Toffee, duck liver
White chocolate, milk, bread, beer
Truffle cookie, giblets from the bird, grilled pecan honey
A thin wafer served as a platform for tender giblets (from the duck whose liver was used in the preceding course), brushed with warm pecan honey and topped with slices of black truffle. Frankly, this was mind-blowing.

First of the season peas, their shoots, leaves and flowers
Peas from Saison's new garden (which, incidentally, is tended by an alumnus of Love Apple Farms). The broth was a kelp bouillon with bay laurel, in which the pea shells had been steeped - we watched Josh crushing the pods all night, evidently preparing each round of broth à la minute. I'm not sure if I can properly describe this dish - it was a concentrated expression of peas in all their glory.

Wood pigeon tourte
Sunchoke, sunflower seed butter, pruneaux
Wood pigeon, aged in-house for a month, encased in flaky pastry and dressed with its jus. Just look at that pink flesh - perfect. On the side, a roasted sunchoke sitting in a thick sauce of coffee and sunflower seed butter. Adding to the richness, an armagnac-soaked prune with a truffle hat. A very nice classical preparation.

Beef, grilled in a bed of hay
Pumpkin hung over the fire for a few days
This beef was beefy - I assume it must have been aged for quite some time. It was paired with "cultured" pumpkin, just one of many vegetables the kitchen dries over the hearth. Two assertive components, matched by a liberal dose of harissa and some fermented pumpkin seed. An impressive dish that balanced a number of contrasting flavours.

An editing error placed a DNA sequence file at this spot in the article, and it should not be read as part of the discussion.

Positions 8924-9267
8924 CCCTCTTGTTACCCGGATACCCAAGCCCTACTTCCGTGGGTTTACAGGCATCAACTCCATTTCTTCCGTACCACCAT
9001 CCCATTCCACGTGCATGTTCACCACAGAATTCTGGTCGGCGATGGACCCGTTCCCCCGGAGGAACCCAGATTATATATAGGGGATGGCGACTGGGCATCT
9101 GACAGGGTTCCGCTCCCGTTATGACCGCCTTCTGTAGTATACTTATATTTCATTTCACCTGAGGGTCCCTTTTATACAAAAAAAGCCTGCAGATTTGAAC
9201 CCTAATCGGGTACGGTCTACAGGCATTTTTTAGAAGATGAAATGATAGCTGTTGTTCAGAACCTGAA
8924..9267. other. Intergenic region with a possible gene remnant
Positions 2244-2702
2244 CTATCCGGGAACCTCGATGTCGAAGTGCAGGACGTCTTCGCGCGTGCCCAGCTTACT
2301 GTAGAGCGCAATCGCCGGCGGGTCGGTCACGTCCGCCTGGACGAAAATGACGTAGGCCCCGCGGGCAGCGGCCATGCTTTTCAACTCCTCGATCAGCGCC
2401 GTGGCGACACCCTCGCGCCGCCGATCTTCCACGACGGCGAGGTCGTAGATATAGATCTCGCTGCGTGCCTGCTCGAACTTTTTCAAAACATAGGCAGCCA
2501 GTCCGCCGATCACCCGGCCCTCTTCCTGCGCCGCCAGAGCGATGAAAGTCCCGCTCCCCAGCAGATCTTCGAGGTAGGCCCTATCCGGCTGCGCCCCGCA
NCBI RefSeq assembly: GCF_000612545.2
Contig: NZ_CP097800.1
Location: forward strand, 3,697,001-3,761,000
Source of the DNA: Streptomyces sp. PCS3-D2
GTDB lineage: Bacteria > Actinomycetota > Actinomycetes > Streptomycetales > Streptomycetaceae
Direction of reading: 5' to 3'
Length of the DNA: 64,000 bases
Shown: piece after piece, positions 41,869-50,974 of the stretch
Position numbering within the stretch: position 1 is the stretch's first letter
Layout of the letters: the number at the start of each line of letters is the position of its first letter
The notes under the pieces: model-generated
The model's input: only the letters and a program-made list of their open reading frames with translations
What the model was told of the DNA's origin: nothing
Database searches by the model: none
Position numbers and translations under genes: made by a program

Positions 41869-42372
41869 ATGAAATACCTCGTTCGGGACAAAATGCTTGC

Winter citrus granita, buttermilk, bird's nest
A very nice palate cleanser, blending the iciness of the tart granita with the creamy buttermilk beneath. The delicate texture of the bird's nest was rather overwhelmed by the other components, which is a pity for such a luxurious ingredient.

Black walnut soufflé and ice cream
A textbook soufflé baked right in front of our eyes (literally - we were sitting directly opposite the ovens). Faultless texture. More impressive was the ice cream, which looked so plain but hit us with intense black walnut flavour.

Grilled sourdough ice cream
Black sesame cake, chocolate ganache
Toasted buckwheat tea
The pristine flavours of this nutty, roasty tea were exactly what we needed to cap off this long meal. Note the faint robin's egg blue of the teacup - beautiful.

Coffee-milk truffles, Meyer lemon and poppyseed tarts, chocolate and spearmint tarts
Canelés, cinnamon bark
I believe Shawn Gayle has tweaked his recipe in the past year - these had a nicer crust, while still maintaining a preternaturally creamy interior. Again, the cinnamon bark box conveyed a soothing aroma - combined, they may have displaced the canelés from Boulette's Larder in my heart of hearts.

This dinner blew us away - not one dish disappointed. The pea course could be the new brassicas (incidentally, I am looking forward to the kitchen bringing back brassicas in a new form - stay tuned). Within this reconditioned brick building, they are doing something that is so different from everyone else, I find it difficult to make comparisons. Josh Skenes and his team are really driving the culinary conversation forward, and Saison is easily one of, if not the best restaurant in the country. As places like Manresa changed the tenor of Northern California dining, so too will Saison. I am beyond excited for not only their continued evolution, but the eventual stream of alumni that will begin trickling out of the kitchen here.

178 Townsend Street
San Francisco, CA 94107
Phone: (415) 828-7990